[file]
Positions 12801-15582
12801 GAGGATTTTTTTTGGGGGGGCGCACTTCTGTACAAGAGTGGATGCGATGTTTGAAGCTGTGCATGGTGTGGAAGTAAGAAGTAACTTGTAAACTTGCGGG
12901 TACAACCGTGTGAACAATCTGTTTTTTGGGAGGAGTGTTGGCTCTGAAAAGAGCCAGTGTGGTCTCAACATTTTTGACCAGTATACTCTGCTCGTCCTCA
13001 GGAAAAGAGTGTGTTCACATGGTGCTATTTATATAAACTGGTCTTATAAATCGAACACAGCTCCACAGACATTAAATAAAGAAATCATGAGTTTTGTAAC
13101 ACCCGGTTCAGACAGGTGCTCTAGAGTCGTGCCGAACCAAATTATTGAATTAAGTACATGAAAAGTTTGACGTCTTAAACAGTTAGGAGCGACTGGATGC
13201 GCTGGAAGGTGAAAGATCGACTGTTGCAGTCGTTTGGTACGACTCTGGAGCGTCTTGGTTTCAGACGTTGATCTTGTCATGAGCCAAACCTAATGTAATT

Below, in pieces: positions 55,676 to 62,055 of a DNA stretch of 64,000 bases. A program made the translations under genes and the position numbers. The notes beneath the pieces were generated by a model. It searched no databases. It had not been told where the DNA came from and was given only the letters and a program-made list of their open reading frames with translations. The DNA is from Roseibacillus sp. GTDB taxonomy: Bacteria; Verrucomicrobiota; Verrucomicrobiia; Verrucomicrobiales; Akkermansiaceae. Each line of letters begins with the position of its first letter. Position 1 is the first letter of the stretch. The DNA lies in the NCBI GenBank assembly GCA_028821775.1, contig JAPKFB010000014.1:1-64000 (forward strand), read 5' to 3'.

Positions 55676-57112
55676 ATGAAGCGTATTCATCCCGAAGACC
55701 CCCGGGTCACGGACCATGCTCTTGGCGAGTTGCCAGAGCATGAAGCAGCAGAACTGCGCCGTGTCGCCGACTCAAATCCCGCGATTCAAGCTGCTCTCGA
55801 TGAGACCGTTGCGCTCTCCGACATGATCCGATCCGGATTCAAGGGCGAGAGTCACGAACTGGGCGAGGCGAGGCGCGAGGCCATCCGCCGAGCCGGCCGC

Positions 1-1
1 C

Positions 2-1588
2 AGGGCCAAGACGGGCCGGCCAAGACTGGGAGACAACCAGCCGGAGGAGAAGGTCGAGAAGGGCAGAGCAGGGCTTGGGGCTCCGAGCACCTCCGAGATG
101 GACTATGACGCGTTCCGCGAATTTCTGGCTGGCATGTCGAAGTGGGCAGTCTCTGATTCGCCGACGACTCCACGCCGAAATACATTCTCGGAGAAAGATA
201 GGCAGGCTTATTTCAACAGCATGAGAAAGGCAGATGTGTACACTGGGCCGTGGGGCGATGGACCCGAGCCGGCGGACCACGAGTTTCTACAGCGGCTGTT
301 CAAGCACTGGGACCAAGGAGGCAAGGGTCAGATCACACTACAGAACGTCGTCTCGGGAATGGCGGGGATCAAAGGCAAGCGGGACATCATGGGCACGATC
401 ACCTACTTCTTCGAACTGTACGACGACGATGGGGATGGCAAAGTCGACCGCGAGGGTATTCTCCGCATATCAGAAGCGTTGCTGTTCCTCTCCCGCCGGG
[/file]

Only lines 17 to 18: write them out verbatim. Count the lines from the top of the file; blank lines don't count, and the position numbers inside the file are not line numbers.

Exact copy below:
201 GGCAGGCTTATTTCAACAGCATGAGAAAGGCAGATGTGTACACTGGGCCGTGGGGCGATGGACCCGAGCCGGCGGACCACGAGTTTCTACAGCGGCTGTT
301 CAAGCACTGGGACCAAGGAGGCAAGGGTCAGATCACACTACAGAACGTCGTCTCGGGAATGGCGGGGATCAAAGGCAAGCGGGACATCATGGGCACGATC